Beau Weaver was simply the best radio jock I ever heard, period.
Now he’s now a very successful voice actor based out of Los Angeles, and still one of my closest friends. We first met and worked together as babies several hundred years ago, when Gordon McLendon hired us as part of the staff at KNUS 99, the station that put FM on the map in Dallas.
We were all very young, and constantly running thoughts and techniques by each other, trying to find ourselves as jocks and Production talents. The other day, Beau reminded me of how he’d often play me a spot or promo that he’d done, and I’d keep repeating two things to him: “Don’t use your voice, and don’t try.”
Those are still the two starting places, either for young talent, or for old pros trying to update their sound to still be valid in the 21st century. Let me explain why…
Don’t use your voice.
When you “use” your voice, it sounds phony. The broadcasting world is still far too stocked with people on the air who just LOVE their own voices, and “puke” too much or shout at the listener in an effort to sound “big” or to “impress” them. (Are you listening, Kenny Albert? I’m not 40 feet away. There’s no reason to scream at me.)
It’s not that you don’t want to give it a professional effort. Of course you do, but when you try too hard, you sound strident. That doesn’t bring anyone closer to you; it pushes them away. You pull people toward you by really understanding your “instrument”. Study great actors, and you see the value of LESS volume, less projection. For instance, Tom Hanks doesn’t have what radio people would call a great voice, but he can make you cry. Here’s another great example: Matt Damon at the end of “Saving Private Ryan” at that graveside, turning to his wife and softly saying, “Tell me I’m a good man.” It gets me every time.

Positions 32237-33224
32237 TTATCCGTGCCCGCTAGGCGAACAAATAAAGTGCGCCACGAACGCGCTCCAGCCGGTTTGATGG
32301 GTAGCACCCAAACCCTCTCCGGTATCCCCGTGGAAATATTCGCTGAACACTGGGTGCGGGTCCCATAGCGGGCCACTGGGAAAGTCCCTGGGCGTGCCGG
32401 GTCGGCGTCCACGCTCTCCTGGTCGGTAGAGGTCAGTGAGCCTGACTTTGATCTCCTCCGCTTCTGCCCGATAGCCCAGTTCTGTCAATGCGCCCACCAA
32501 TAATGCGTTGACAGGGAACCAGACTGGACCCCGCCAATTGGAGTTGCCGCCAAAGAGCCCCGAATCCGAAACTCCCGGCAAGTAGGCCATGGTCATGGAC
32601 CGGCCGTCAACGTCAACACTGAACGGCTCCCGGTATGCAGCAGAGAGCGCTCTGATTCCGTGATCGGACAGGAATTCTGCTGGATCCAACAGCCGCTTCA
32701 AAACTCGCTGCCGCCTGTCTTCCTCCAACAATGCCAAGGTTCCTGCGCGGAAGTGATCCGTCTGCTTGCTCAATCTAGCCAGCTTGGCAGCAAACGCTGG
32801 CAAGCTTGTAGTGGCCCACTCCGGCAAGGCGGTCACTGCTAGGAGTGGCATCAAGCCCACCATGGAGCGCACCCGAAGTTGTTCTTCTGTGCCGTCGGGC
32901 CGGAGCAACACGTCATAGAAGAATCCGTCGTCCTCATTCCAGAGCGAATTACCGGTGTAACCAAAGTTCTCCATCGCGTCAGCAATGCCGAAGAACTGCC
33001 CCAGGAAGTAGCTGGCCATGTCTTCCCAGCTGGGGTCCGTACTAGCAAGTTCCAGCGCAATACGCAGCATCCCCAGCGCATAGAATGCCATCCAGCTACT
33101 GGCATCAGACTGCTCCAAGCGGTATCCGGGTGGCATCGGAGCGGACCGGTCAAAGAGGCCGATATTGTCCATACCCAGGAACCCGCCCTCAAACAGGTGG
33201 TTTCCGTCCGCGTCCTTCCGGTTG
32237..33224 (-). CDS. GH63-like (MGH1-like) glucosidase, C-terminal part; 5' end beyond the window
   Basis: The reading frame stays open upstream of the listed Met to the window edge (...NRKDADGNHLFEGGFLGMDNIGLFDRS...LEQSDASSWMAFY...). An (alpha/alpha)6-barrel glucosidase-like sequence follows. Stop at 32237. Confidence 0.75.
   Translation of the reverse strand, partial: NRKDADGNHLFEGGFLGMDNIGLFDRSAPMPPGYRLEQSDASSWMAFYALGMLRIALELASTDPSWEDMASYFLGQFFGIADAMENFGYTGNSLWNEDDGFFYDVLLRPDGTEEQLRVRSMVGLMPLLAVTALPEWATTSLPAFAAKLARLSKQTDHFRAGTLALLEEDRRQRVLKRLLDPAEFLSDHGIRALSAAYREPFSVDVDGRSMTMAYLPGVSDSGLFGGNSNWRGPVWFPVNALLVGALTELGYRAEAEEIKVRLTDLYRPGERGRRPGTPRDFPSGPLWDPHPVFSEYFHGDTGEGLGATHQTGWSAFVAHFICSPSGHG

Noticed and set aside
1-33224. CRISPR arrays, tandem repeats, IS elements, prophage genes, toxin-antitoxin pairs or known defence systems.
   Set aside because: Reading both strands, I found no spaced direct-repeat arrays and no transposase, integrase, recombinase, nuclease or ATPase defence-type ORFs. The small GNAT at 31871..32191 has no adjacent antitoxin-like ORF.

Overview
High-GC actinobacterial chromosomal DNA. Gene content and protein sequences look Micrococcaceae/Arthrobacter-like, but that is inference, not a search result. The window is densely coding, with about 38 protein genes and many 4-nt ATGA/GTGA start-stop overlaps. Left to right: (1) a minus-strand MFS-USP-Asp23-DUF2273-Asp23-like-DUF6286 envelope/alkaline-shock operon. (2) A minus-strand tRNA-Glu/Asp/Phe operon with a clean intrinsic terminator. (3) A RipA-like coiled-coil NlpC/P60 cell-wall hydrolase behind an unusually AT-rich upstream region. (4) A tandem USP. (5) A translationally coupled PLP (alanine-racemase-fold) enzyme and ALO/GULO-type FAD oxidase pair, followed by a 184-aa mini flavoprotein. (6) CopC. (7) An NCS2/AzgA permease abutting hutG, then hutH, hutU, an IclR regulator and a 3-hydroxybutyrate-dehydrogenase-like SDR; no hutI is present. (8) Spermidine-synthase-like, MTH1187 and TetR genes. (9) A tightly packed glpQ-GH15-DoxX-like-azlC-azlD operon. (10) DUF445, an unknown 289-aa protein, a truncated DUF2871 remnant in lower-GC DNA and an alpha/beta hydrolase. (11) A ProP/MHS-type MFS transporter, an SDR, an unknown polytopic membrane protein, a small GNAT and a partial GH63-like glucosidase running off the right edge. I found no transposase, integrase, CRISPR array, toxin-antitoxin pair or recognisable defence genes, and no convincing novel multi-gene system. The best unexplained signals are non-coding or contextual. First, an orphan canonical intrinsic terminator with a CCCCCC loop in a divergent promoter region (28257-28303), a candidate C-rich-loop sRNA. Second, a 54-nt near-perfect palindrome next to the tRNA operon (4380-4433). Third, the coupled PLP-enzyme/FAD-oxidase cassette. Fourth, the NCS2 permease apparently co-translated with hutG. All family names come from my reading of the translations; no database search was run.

Until you fully realize all the techniques available to you that can sway people, you’re just going to be one more voice in a sea of voices, quacking away on the air every day. (And good luck trying to be a voice actor. I’ve been to auditions where they’ve asked “Anyone in radio?” and when some people raised their hands, they were told “Thank you; you can leave.” They never even got a CHANCE to read, because the last thing anyone wants for a national spot is the “deejay” delivery.)
If you’re not in touch with this yet, you need a coach.
Oh, and go to www.spokenword.com to hear Beau Weaver’s work. Whatever he doesn’t have, you don’t need.
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Member, Texas Radio Hall of Fame
© 2015 by Tommy Kramer. All rights reserved.